A few minutes of searching and I found Chris Short’s post above which covers adding a Weather Underground ICS calendar subscription file to almost any calendar, including Mac OS’s Calendar. Note, I’ve not tried this directly on an iPhone or iPad but it should work.

I copied this sample URL into my browser:

https://ical.wunderground.com/auto/ical/NY/NYC.ics

and changed the state and city:

https://ical.wunderground.com/auto/ical/CT/WARREN.ics

Note, before you go and do this, please read the following:

I’ve made numerous categories (calendars) in my Calendar: Home, To Do, Event, Hiking and I’m subscribed to Holidays. I color code each of these calendars and it helps me quickly look at my Calendar and see what’s what. I’ve been doing this for many years, since iCal first appeared.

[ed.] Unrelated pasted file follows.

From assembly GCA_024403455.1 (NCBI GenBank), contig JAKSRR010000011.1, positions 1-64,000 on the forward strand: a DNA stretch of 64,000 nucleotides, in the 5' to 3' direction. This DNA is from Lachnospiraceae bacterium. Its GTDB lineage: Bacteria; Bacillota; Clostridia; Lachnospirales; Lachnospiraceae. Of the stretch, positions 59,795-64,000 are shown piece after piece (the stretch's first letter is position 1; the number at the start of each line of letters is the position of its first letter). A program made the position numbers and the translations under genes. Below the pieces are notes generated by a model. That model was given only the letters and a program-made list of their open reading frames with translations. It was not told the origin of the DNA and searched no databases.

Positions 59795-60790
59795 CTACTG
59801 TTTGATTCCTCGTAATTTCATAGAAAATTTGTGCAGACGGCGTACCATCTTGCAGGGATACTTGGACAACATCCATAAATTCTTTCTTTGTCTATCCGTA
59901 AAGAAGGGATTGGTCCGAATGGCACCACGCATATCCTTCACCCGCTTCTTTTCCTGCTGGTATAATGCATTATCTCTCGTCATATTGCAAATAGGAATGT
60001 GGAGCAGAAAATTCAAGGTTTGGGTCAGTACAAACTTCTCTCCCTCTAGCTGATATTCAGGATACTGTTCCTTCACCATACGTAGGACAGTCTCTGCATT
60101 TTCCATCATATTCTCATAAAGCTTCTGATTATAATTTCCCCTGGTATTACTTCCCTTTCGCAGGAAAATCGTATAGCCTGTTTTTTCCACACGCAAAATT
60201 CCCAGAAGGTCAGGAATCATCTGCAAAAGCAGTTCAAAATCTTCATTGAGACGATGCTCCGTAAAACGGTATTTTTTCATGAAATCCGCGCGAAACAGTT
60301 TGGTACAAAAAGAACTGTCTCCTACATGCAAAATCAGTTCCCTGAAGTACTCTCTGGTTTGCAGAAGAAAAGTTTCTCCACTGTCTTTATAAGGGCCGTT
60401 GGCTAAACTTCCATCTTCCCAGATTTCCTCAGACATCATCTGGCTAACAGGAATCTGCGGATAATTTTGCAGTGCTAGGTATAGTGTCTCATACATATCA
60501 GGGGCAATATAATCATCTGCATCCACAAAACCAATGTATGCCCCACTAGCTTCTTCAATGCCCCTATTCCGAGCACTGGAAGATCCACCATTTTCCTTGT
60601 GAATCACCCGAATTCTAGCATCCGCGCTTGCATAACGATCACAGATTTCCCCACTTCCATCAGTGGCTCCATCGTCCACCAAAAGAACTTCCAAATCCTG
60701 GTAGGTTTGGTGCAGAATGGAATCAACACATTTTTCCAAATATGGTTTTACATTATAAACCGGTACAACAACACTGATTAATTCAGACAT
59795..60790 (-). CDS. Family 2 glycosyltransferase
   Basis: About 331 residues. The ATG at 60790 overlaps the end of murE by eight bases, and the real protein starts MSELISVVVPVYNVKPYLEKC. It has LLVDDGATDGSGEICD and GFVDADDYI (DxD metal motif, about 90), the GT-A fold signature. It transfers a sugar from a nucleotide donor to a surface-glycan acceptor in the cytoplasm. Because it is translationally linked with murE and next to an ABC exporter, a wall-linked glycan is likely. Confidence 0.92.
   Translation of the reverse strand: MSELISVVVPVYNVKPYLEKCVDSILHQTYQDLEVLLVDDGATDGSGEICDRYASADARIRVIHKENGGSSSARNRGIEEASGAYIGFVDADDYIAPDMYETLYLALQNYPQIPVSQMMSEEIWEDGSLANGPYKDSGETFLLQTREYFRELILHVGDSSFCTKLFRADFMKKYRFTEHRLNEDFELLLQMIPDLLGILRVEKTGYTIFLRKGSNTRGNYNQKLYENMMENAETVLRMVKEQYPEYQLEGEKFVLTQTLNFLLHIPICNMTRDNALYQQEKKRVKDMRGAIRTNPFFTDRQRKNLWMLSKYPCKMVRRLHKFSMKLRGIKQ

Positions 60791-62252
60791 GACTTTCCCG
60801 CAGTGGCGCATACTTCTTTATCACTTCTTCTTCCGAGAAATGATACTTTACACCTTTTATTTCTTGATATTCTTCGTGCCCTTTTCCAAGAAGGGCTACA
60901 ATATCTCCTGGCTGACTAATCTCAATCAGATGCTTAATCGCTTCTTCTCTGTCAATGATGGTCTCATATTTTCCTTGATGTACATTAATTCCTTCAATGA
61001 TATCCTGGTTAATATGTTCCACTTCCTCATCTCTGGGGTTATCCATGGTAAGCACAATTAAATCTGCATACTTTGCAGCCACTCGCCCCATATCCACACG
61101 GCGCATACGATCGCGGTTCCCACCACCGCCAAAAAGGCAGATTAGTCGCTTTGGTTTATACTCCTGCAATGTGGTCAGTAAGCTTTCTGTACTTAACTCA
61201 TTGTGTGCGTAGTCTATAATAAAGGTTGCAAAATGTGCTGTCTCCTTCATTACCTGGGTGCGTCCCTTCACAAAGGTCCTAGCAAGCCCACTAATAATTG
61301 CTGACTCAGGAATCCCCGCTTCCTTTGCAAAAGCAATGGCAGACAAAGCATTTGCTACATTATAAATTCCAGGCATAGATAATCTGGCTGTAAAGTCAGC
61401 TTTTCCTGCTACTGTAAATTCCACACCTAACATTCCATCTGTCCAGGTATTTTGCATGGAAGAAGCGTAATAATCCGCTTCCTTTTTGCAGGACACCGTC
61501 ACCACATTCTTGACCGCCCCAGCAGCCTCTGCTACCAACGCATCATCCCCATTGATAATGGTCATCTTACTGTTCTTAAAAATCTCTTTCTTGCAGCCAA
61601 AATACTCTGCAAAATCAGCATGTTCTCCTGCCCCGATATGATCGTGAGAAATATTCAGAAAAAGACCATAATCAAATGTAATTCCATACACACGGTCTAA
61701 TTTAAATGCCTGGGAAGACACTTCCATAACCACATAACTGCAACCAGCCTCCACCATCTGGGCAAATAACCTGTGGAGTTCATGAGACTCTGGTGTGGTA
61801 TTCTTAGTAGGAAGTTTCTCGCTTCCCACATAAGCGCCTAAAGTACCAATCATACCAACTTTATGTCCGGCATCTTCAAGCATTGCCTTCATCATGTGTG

If you don’t make a new category/calendar called something like Warren Weather” and you go too fast through pasting the URL in your browser, downloading the ICS file and adding it to your Calendar, you may accidentally add the weather subscription to one of your existing categories. I did this by mistake and could not, for the life of me, figure out how to undo it. Couple that with the fact that my Calendar is connected to iCloud and immediately synced with my iPhone and iPad and you have a potential issue if you make a mistake.

I recommend creating a new category/calendar called “Weather” or better, “Warren Weather” (substitute your town/city) and when you download the ICS file add it to that category/calendar and give it a unique color.

calendar detail